Despite these achievements, the community shows also other trends that highlight the difficulties that women leaders have in promoting women’s initiatives and translate representation into action.  A series of new problems concerns the community, to which there are no solutions in the short term. Lack of land and resources affects many families, and the strategies to cope with the crisis generated by that have important gender aspects, in particular unsafe migration of men and women in search of employment. Family bonds become more fragile, exposing women and their children to abandon and increasing the number of single mothers whose livelihood is at risk of falling into poverty. Migration of girls to Malaysia to work as maids or workers is spreading across the nation. Poverty is a major push factor, but also media campaigns by the recruitment agencies and the perception of government acknowledgment of the practices of those companies facilitate migration. Women leaders find themselves bare handed, because the decentralisation process did not yet devolve locally the power and the tools to deal with these problems. Local women leaders draw on their integrity and they be on the side of the people, but around them the leadership’s models are based on patronage and corruption, and community women’s trust is increasingly affected by that.

Moreover, institutional gender mainstreaming programs have gained momentum,  shifting the focus from gender discrimination and the need to act for gender equality, to a generic discourse, which equate gender with “women’s and children’s affairs”, very often interpreted as health care, child care, hygiene and sanitation. This discourse is extended through meetings, trainings and forums, without further analysis or critical perspectives that may help women leaders to elaborate policies and strategies in favour of women.    The fact that even NGOs are now following the mainstream instead of developing alternatives, contributes to weaken women’s leaders initiative.  In fact, in the last year, some of the activities in the community seem to be less influential or not adapted to the new context; community organisations are less active and their representatives have not been replaced by younger women, who tend to engage less in social and political activities.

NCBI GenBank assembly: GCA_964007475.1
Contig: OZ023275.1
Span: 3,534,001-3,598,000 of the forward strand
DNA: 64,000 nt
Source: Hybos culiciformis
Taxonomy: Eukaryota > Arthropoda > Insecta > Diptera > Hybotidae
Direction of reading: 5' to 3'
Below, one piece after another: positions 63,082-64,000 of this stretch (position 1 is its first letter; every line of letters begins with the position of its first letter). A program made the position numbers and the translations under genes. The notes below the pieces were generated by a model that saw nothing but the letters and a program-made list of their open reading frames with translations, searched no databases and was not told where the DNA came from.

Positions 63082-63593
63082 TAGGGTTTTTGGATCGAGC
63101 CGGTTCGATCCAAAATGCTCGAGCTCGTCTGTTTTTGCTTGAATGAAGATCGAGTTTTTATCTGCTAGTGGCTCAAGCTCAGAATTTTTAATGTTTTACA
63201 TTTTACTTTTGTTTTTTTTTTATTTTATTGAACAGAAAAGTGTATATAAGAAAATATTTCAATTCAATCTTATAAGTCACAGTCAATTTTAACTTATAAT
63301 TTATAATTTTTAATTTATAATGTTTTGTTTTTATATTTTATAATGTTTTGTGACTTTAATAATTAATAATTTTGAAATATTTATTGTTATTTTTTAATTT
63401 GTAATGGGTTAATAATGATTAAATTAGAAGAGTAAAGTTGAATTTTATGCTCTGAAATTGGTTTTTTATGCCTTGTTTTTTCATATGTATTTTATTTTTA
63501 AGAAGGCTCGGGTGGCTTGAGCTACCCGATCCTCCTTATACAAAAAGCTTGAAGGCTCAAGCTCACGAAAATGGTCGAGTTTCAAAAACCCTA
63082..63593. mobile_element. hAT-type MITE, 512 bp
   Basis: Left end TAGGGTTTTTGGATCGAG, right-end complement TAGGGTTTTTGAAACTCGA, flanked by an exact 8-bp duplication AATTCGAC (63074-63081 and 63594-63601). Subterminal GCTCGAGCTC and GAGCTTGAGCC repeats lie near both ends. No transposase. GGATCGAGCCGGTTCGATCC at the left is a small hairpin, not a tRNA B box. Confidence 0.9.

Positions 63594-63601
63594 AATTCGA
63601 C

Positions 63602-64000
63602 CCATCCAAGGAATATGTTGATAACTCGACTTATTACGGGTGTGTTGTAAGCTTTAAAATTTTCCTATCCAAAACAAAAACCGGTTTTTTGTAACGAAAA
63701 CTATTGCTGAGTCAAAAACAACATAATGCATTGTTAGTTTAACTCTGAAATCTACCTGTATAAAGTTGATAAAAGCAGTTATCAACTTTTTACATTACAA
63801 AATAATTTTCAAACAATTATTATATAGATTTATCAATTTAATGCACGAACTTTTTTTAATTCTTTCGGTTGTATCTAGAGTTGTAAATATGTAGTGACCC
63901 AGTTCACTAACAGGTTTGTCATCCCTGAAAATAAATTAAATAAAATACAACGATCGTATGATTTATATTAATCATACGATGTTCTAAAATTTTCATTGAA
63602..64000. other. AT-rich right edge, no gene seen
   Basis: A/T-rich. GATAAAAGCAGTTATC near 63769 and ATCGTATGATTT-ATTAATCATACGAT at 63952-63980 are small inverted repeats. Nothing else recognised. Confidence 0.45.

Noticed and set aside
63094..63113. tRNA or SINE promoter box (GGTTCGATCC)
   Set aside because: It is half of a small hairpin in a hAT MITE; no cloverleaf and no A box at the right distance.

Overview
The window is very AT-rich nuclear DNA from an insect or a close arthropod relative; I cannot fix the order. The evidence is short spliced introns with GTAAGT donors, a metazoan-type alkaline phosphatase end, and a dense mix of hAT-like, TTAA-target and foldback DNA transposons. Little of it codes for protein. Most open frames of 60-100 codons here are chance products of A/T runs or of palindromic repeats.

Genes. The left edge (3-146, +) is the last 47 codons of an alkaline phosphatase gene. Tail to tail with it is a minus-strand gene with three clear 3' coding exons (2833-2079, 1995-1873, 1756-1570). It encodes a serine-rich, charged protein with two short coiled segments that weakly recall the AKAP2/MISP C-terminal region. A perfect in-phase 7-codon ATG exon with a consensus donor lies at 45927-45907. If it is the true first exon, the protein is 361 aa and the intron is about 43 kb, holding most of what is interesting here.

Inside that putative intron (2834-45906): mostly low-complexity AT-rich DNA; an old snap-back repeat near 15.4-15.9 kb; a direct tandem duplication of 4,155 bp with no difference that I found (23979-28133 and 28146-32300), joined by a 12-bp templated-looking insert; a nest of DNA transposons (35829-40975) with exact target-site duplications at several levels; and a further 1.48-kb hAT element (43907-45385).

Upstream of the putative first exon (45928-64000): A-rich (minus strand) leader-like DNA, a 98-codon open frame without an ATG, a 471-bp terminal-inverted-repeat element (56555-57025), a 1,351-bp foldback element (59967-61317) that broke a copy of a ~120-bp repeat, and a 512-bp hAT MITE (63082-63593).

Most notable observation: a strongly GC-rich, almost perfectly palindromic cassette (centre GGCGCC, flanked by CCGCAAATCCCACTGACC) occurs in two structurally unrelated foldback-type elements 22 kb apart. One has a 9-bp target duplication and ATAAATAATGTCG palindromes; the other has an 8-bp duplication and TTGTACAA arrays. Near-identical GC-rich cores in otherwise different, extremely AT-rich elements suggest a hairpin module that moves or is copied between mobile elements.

The case shows that important results in terms of women’s participation in social life and decision making can be achieved by mobilising women, build networks and focus on self-confidence and awareness of discrimination. It also stresses the relevance of leaders’ accountability and example. By adopting strategies that empower women, increase their ability to utilise their rights, and enforce the law, it is also possible to reduce violence against women. But these results need to be secured and the strategies need to be constantly reviewed and elaborated to respond to new problems and challenges. Left without support women leaders can get lost in the conservative agenda managed by institutional gender technocrats, and risk to loose the capital of trust they have worked so hard to establish. This will resound among grassroots women, weakening their participation and impairing their capacities to stand up for gender and social justice.